FIG. 2 is an exploded view in perspective of the transducer of the instant invention.
FIG. 3 is a side view of a cross section of the assembled magnet shown in FIG. 2.
FIG. 4 is a circuit diagram of the circuitry utilized in the audio amplifier of FIG. 1.
Referring now to FIG. 1, the various parts of the apparatus according to the instant invention are shown in an exploded view. Essentially, the apparatus consists of a conventional microphone 10 which is connected by a jack 11 to an audio frequency amplifier 12. Optionally, instead of using the microphone 10, a radio receiver 13 may be connected by a jack 11 to the audio frequency amplifier 12. In either case, the purpose is to apply audio frequency signals, such as voice signals, to the amplifier 12. The microphone 10 is of a conventional design and is preferably small enough to be mounted on a person's coat pocket, tie or lapel.
The audio amplifier 12 is connected via a jack 14 to drive a mechanical transducer 15. The mechanical transducer 15 is approximately the size of a wrist watch and is mounted on a person's wrist with straps 16. The transducer 15 includes a plunger 20 which projects out of the bottom thereof and engages the skin. When vibrated the plunger 20 transmits mechanical vibrations to the cutaneous nerve receptors just beneath the outer surface of the skin. Since the mechanical transducer 15 is driven by the audio amplifier 12, the plunger 20 has a mechanical vibration pattern which follows the electrical output of the amplifier. Since the input to the amplifier 12 is in the form of voice signals, the electrical output of the amplifier is analogous to voice signals thereby causing the transducer 15 to move to the plunger 20 in a vibrational pattern analogous to voice signals.
The cutaneous nerve receptors are, of course, continually receiving audio frequency vibrations from the surrounding atmosphere and from objects in engagement with the skin, however these signals are not localized and are of relatively low power. In addition, there is no mechanism in the cutaneous nerve receptor system for discriminating between voice signals and the impingement of a myriad of other signals on the skin. Consequently, the brain cannot ordinarily use the cutaneous nerve receptor system as an input for signals which originated as speech. This invention allows the brain to utilize these speech signals because the microphone 10 helps to isolate audible voice signals from other signals, while the amplifier 12 increases the power of the voice signals and the plunger 20 of the transducer 15 localizes the signals to a small area of the skin. The cutaneous nerve receptors of the wrist tend to be highly developed and sensitive due to their proximity to hand. Accordingly, it has been found that straping the transducer 15 to the wrist affords an ideal means for attaching the transducer to the body.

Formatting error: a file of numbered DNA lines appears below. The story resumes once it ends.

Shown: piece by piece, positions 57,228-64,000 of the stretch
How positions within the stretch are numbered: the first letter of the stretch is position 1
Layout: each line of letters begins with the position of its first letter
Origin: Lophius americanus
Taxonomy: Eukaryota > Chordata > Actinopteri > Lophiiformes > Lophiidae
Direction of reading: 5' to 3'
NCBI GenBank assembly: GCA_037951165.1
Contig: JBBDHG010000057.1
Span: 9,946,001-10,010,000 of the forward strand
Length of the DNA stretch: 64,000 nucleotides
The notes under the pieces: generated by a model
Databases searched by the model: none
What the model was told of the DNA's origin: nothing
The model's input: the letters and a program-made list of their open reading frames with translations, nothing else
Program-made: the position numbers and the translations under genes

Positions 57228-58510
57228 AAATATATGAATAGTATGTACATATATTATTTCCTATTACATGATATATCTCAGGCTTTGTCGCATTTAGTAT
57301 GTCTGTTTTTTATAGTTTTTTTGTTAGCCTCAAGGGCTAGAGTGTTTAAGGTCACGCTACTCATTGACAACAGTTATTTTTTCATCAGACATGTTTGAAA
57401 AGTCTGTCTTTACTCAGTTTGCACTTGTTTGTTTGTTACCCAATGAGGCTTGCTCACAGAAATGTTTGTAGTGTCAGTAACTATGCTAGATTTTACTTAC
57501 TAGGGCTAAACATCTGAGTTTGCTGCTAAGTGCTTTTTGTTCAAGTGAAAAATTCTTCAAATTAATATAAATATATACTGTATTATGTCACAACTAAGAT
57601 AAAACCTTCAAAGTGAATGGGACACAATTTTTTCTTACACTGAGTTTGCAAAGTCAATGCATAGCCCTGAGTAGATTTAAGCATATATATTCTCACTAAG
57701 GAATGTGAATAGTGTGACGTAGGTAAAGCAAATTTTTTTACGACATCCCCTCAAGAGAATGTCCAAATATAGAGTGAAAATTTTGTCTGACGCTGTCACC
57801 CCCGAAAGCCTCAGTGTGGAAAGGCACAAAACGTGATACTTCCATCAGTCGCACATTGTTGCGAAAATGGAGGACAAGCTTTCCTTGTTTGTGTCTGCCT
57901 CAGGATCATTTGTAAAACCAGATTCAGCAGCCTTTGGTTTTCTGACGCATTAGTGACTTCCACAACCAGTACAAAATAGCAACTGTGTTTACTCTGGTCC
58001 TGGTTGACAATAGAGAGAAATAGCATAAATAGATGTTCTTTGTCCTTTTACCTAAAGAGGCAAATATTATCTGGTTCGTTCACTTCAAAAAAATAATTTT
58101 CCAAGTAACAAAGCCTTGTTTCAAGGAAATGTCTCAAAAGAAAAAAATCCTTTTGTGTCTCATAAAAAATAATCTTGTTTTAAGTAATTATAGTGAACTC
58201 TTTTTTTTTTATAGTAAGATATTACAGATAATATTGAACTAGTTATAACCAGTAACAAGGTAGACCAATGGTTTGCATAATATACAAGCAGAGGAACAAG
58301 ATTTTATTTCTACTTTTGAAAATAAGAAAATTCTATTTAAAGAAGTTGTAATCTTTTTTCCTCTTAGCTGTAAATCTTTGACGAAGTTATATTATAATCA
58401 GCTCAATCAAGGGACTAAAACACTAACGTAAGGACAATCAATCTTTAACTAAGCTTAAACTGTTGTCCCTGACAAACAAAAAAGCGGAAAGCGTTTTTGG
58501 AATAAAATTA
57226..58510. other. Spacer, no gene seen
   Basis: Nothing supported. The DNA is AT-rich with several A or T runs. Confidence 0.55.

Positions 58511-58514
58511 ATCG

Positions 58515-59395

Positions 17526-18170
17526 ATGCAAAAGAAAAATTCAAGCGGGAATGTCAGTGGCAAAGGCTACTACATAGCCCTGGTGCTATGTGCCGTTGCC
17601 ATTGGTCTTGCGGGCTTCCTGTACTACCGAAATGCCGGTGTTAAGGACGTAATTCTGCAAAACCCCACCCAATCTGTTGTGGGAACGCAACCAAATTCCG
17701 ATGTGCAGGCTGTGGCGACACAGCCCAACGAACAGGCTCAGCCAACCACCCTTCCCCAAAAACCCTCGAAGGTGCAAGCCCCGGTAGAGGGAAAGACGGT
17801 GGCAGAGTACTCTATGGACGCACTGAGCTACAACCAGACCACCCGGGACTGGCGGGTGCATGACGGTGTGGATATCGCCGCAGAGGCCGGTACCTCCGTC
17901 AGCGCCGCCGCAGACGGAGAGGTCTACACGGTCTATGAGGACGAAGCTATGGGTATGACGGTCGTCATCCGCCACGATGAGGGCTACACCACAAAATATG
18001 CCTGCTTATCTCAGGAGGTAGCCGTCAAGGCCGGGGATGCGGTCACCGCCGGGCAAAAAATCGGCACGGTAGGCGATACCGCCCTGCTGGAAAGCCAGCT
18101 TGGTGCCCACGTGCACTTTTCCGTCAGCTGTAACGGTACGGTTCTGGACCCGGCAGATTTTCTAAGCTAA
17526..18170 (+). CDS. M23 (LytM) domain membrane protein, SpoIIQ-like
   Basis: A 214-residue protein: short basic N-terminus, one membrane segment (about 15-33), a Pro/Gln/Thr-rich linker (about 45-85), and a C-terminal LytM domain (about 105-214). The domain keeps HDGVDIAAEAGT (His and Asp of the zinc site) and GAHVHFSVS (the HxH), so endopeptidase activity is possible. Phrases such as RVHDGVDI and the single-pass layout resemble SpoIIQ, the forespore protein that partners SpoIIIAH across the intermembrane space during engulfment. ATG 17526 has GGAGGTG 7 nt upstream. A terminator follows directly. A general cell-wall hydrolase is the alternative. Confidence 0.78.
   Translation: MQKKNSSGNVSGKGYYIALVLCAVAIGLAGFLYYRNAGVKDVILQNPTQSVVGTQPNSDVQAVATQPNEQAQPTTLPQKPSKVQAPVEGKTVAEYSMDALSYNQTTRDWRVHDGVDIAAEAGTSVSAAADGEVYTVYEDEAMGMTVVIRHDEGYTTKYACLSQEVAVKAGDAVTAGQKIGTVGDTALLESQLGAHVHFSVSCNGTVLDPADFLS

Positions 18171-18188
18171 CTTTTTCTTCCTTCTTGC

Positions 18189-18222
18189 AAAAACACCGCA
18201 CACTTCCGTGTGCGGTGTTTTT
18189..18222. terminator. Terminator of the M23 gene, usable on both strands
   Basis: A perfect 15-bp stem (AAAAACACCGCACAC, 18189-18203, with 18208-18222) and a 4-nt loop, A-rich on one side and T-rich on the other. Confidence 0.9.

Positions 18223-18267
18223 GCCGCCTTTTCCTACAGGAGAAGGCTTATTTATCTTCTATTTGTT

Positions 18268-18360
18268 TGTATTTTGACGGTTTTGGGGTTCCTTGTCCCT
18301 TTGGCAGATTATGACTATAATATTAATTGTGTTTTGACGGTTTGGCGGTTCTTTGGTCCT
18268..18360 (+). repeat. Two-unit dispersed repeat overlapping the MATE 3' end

Referring now to FIG. 2, the transducer 15 includes a bottom assembly cover 22 made preferably of stainless steel or chromeplated non-magnetic steel which is attached to a non-magnetic annular assembly ring 23 that also retains a top assembly cover 25. The top assembly cover is made of a non-magnetic material such as duraluminum, plastic or the like. The annular assembly ring 23 mounts the straps 16 and has an opening 26 therethrough for the lead from the jack 14. The plunger 20 is attached to a cylindrical soft iron armature 27 which is driven by an electromagnet arrangement which includes a coil 28 mounted within an annular permanent magnet 29. A soft iron top pole 30 fits over the top of the magnet 29 while a soft iron bottom pole 31 fits over the bottom of the magnet. The coil 28 is retained within the annulus of the magnet and armature 27 of the plunger 20 projects into the coil. The top pole 30 has a projection 32 which projects down into the coil 28 while the armature 27 is held in spaced relation to the projection 32 by a berrilium copper flange 33.
As is seen in FIG. 2 & 3 the armature 27 has a reduced diameter projection 34 which projects through a central opening 35 in the beryllium copper flange 33. An aluminum cap 36 having a hollow shank 36a and a diameter greater than the opening 35 is welded to the projection 34 forming a circular slot 37 which receives the edge of the berrilium copper flange 33. Preferably the slot 37 is slightly wider than the thickness of the flange 33 so that the plunger assembly 20 does not bind with the edges of the opening 35.
The berrilium copper flange 33 has a thickness of approximately 0.004 inch, is resilient and serves as a flexible support for the plunger assembly which normally keeps the armature 27 spaced from the projection 32. When the coil 28 is energized the armature 27 is attracted by the top pole 30 against the bias of the flange 33. Preferably, the flange 33 is welded or otherwise secured on annular shoulder 38 which holds the flange in spaced relation with the bottom surface 39 of the bottom pole 31 thereby allowing the flange 33 to flex. Proper resiliency of the flange 33 is obtained by a ring of uniformly spaced holes 40 punched through the flange.